Now, on that note, there were a ton of personal fouls in this game, on both teams, but it seemed like mostly on St. Louis. The worst of these came when Sam Bradford was injured. Bradford scrambled and ran to the sideline. Mike Mitchell pushed him out of bounds, totally clean, and celebrated. Unbeknownst to Mitchell, Bradford's knee buckled as he went down. Rams guard Harvey Dahl, apparently thinking that Mitchell was celebrating Bradford's injury, shoved Mitchell away. Mitchell walked away and headed back to the huddle. A good five seconds passed, and then Dahl turned to the field and went charging after Mitchell. The two players were kept separated, but it still resulted in a personal foul for Dahl. He finished with two of the three Rams PFs on the day, and that doesn't include Long's ejection.
Zac Stacy looked pretty good in an Ironhead Heyward-style, tackle-breaking, slow-and-steady way, but otherwise the Rams just don't have nearly enough playmaking talent to overcome that kind of lack of discipline. Tavon Austin did finally get open for a deep touchdown pass, but it was called back on a penalty. So officially his most notable plays were his two fumbles.
@matthew_carley: Washington sack Jay Cutler to make him the most sacked QB in Bears history, Cutler hurt on the play. These things might be related
Vincent Verhei: Unreal blocking by Bears on Hester TD. Unreal career for Hester.
@scott_tanner1: I know we had this discussion in audibles in the last few years, but seeing what the new guys think: Devin Hester, HOF?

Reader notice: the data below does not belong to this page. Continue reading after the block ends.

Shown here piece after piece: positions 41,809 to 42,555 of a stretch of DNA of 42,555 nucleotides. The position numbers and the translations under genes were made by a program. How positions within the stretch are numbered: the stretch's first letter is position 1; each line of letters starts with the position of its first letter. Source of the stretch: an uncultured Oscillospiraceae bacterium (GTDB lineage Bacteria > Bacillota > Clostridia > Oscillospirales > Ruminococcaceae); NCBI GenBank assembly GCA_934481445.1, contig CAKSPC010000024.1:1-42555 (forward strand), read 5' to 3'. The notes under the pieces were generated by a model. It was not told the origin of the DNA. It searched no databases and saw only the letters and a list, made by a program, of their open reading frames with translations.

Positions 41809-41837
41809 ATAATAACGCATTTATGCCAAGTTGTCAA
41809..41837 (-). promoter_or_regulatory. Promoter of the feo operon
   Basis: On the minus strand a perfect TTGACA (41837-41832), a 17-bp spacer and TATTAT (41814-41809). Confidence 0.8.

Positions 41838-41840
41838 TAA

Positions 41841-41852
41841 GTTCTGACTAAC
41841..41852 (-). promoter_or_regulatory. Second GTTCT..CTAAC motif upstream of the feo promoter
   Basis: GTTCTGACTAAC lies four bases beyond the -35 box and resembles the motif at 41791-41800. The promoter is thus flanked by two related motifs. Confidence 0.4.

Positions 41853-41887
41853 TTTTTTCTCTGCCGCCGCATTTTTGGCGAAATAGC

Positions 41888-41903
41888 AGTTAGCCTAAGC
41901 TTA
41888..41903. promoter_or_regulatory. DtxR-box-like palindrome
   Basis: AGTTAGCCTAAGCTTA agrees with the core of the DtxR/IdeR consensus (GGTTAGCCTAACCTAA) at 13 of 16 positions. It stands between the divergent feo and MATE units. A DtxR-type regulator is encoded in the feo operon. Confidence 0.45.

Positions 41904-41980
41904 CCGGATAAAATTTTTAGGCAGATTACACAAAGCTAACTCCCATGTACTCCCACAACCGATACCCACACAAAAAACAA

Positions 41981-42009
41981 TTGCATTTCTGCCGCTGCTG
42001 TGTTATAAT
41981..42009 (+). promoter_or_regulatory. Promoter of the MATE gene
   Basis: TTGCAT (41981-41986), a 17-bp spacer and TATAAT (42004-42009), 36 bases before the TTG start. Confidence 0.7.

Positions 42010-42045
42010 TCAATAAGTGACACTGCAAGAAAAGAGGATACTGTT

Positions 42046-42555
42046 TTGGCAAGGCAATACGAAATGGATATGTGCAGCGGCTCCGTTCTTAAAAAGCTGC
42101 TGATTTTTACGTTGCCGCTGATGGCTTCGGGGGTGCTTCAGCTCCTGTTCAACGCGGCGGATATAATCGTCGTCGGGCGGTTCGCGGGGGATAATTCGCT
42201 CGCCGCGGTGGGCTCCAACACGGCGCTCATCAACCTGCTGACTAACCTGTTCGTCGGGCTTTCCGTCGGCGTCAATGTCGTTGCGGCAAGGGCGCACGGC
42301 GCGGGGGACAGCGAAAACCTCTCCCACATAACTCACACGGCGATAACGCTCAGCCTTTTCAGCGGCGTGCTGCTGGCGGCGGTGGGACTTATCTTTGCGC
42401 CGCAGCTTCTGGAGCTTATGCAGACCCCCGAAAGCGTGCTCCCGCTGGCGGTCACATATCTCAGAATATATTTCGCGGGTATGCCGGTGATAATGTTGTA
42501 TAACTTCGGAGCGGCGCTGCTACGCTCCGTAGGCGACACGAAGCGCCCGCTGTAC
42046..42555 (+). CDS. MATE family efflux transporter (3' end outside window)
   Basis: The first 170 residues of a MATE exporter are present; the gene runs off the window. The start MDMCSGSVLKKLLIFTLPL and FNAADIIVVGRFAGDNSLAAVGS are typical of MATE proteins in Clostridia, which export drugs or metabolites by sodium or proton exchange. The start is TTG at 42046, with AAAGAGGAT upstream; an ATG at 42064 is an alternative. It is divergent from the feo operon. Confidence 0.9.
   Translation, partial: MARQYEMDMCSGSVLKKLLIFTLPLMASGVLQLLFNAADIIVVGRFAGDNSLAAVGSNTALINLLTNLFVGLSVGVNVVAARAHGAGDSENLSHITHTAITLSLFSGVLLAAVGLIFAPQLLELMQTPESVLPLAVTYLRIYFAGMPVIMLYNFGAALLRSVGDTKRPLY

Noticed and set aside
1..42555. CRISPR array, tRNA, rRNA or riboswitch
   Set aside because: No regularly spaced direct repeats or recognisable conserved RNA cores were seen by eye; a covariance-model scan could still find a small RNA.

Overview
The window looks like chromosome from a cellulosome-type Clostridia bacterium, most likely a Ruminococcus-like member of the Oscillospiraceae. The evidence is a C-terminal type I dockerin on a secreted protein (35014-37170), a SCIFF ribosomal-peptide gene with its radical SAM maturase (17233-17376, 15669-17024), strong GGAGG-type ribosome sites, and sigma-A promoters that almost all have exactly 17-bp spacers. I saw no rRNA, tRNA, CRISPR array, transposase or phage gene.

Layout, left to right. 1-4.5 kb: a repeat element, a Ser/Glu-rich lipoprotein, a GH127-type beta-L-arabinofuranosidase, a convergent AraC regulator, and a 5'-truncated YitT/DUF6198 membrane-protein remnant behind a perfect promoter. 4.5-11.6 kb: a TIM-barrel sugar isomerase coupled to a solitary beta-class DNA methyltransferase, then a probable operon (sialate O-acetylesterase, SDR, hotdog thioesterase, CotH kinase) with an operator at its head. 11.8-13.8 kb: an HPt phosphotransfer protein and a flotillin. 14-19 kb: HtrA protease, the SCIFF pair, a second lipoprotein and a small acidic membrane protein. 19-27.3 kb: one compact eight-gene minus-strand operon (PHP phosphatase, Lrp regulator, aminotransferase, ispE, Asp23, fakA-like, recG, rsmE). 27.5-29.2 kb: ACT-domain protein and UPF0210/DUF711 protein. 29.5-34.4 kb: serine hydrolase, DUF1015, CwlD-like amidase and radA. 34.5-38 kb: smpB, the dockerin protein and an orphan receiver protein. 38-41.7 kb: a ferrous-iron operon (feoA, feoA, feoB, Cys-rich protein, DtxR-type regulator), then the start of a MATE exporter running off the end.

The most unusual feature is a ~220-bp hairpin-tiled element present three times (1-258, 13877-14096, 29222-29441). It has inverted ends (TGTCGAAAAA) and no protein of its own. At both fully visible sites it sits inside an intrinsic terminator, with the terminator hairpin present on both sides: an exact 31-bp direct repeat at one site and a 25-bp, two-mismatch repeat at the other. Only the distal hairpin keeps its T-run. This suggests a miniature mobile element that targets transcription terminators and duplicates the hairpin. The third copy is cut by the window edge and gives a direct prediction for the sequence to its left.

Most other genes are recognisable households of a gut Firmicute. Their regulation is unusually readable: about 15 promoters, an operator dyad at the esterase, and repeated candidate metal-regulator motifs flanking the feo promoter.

@hscer: Jordan Reed's 1st half: 6 targets, 6 catches, 87 yards, 1 TD plus 3 more first downs. RGIII is 4-11 throwing to everyone else.
Rivers McCown: That’s ... that’s Josh McCown’s music!
@Shake1n1bake: Don't worry, even if the Bears win you'll still be the best McCown RT @FO_RiversMcCown: That’s … that’s Josh McCown’s music!
Vincent Verhei: Seems like every RG3 completion today is a bootleg/crossing route combo.
@scott_tanner1: tony siragusa after orakpo comes in unblocked: "the offensive line did a pretty good job. mccown has to get rid of it faster"
@TCBullfrog: At what point is it justified for an offensive player to just take out Brandon Meriweather's knees
@blotzphoto: Colin Kaepernick had enough time to scout and draft a receiver to catch that ball.
Danny Tuccitto: Admittedly, I was not expecting the 49ers to thoroughly dominate this game as much as they have. Pretty much everything is working.
Tom Gower: Wrote in my season preview Titans would be team that gets called scrappy when they weren't getting blown out. Today, the blowout
Tom Gower: Frank Gore drags Jurrell Casey for an extra 5 yards. Dragging a DT = just another day at the office.
Tom Gower: In after Eric Reid was shaken up the prior play, Craig Dahl with a bad angle on that CJ screen TD
Danny Tuccitto: Bernard PLOLlard. Go retire to your natural occupation of bounty hunter, ok?
Danny Tuccitto: Eric Reid back. Destroys runner. Noted.